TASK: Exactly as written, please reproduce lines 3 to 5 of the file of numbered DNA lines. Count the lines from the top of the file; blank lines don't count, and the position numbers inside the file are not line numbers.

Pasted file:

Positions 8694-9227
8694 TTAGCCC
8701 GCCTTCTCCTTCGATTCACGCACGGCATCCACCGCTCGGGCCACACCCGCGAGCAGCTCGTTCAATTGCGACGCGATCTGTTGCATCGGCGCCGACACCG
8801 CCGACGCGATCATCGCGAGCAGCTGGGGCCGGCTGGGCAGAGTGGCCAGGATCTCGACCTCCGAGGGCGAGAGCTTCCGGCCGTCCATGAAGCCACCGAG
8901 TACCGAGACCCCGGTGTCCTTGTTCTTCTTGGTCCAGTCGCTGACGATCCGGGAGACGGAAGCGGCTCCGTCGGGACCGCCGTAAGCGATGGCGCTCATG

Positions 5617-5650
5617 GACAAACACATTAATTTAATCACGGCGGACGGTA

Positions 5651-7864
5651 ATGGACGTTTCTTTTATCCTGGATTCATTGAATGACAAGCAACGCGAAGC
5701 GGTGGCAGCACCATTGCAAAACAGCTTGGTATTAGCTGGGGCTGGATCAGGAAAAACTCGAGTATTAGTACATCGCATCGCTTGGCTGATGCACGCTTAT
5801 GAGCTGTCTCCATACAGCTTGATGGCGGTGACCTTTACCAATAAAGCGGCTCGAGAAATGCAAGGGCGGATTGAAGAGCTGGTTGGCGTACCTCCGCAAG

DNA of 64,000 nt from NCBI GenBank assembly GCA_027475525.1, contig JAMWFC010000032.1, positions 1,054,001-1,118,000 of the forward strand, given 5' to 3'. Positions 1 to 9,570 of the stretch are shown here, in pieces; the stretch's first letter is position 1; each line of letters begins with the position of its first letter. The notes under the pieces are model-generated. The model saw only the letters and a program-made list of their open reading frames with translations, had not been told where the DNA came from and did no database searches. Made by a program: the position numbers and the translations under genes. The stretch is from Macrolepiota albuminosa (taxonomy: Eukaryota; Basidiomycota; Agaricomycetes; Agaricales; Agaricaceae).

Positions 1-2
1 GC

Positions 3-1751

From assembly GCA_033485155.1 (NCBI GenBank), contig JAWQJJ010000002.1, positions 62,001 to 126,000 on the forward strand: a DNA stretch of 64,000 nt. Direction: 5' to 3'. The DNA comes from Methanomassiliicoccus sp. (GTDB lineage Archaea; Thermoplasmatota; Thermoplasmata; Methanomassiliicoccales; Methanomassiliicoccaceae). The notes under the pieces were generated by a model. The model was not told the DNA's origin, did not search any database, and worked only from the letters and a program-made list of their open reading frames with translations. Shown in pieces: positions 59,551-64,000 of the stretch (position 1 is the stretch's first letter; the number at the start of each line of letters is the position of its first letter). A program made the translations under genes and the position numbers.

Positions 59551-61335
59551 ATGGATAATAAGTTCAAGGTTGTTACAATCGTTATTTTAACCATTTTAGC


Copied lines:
8701 GCCTTCTCCTTCGATTCACGCACGGCATCCACCGCTCGGGCCACACCCGCGAGCAGCTCGTTCAATTGCGACGCGATCTGTTGCATCGGCGCCGACACCG
8801 CCGACGCGATCATCGCGAGCAGCTGGGGCCGGCTGGGCAGAGTGGCCAGGATCTCGACCTCCGAGGGCGAGAGCTTCCGGCCGTCCATGAAGCCACCGAG
8901 TACCGAGACCCCGGTGTCCTTGTTCTTCTTGGTCCAGTCGCTGACGATCCGGGAGACGGAAGCGGCTCCGTCGGGACCGCCGTAAGCGATGGCGCTCATG